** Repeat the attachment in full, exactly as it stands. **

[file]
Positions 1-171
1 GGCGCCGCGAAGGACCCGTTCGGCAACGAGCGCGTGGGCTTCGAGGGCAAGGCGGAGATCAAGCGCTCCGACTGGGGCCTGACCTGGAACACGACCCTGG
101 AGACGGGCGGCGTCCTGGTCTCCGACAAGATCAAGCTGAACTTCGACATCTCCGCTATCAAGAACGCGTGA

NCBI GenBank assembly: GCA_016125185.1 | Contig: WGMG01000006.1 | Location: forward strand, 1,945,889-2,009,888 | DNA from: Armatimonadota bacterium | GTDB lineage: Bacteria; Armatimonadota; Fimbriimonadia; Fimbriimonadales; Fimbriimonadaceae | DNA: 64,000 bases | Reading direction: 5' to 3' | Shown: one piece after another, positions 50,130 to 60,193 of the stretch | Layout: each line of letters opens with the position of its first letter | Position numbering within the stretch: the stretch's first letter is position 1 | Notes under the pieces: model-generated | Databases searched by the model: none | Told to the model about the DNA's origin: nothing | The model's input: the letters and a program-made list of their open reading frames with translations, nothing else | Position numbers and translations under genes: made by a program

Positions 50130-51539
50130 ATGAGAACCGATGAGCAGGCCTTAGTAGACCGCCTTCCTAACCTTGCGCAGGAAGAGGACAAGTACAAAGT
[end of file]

Positions 1-171
1 GGCGCCGCGAAGGACCCGTTCGGCAACGAGCGCGTGGGCTTCGAGGGCAAGGCGGAGATCAAGCGCTCCGACTGGGGCCTGACCTGGAACACGACCCTGG
101 AGACGGGCGGCGTCCTGGTCTCCGACAAGATCAAGCTGAACTTCGACATCTCCGCTATCAAGAACGCGTGA

NCBI GenBank assembly: GCA_016125185.1 | Contig: WGMG01000006.1 | Location: forward strand, 1,945,889-2,009,888 | DNA from: Armatimonadota bacterium | GTDB lineage: Bacteria; Armatimonadota; Fimbriimonadia; Fimbriimonadales; Fimbriimonadaceae | DNA: 64,000 bases | Reading direction: 5' to 3' | Shown: one piece after another, positions 50,130 to 60,193 of the stretch | Layout: each line of letters opens with the position of its first letter | Position numbering within the stretch: the stretch's first letter is position 1 | Notes under the pieces: model-generated | Databases searched by the model: none | Told to the model about the DNA's origin: nothing | The model's input: the letters and a program-made list of their open reading frames with translations, nothing else | Position numbers and translations under genes: made by a program

Positions 50130-51539
50130 ATGAGAACCGATGAGCAGGCCTTAGTAGACCGCCTTCCTAACCTTGCGCAGGAAGAGGACAAGTACAAAGT